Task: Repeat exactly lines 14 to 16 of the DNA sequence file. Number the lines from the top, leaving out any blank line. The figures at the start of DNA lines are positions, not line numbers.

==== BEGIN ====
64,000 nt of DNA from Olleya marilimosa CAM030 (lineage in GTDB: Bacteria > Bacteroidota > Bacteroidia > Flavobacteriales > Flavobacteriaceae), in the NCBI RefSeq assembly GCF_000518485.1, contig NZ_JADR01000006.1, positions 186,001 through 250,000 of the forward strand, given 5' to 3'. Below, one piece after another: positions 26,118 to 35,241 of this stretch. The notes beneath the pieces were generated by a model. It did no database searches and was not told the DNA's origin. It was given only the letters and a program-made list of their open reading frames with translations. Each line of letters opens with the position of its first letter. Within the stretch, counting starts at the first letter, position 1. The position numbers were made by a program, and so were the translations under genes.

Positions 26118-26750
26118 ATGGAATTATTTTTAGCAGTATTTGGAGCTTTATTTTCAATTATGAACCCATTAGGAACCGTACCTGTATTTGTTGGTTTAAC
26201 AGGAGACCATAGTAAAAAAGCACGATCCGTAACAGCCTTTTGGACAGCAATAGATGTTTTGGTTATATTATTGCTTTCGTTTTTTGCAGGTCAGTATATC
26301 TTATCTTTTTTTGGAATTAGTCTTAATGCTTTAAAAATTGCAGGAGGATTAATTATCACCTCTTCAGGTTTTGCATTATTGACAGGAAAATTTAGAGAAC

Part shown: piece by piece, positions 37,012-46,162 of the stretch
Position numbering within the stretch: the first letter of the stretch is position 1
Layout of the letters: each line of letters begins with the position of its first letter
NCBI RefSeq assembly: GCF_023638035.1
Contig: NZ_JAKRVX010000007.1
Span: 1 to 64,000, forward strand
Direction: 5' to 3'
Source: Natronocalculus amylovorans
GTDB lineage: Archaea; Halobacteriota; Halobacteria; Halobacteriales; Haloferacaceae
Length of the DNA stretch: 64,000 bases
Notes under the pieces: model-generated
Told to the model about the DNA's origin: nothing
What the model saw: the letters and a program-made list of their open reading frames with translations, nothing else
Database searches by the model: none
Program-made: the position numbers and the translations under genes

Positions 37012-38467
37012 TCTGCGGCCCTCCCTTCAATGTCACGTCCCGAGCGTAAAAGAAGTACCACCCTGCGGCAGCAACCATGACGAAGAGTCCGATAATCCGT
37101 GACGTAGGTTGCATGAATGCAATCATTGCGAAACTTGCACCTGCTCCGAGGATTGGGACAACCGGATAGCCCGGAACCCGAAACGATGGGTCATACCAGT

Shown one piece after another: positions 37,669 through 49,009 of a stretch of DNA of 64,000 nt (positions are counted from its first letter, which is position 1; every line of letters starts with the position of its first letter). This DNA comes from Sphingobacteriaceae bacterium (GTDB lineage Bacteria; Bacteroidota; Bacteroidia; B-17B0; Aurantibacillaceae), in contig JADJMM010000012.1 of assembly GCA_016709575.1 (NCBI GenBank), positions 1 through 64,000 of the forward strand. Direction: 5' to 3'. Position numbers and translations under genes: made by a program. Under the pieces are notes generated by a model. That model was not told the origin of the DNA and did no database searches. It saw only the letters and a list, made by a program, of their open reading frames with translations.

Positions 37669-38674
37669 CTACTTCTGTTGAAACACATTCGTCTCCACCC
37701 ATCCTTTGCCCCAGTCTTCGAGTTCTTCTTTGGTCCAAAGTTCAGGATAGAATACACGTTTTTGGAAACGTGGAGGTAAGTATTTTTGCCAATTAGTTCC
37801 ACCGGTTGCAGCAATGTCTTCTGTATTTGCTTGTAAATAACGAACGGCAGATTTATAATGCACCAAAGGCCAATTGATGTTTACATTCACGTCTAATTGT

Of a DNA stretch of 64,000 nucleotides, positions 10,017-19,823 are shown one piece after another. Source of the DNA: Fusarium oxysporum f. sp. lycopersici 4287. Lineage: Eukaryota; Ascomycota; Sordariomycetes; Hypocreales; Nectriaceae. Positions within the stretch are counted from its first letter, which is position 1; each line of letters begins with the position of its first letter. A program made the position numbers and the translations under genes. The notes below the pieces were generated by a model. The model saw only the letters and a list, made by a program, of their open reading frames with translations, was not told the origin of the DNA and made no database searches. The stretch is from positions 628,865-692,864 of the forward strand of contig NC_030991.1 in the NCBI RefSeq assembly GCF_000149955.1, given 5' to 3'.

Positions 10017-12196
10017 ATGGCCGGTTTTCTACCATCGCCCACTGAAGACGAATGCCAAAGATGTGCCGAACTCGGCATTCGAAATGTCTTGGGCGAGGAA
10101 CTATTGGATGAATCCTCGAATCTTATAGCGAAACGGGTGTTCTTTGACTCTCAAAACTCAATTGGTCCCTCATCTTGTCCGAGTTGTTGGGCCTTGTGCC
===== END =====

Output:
GTDB lineage: Archaea; Halobacteriota; Halobacteria; Halobacteriales; Haloferacaceae
Length of the DNA stretch: 64,000 bases
Notes under the pieces: model-generated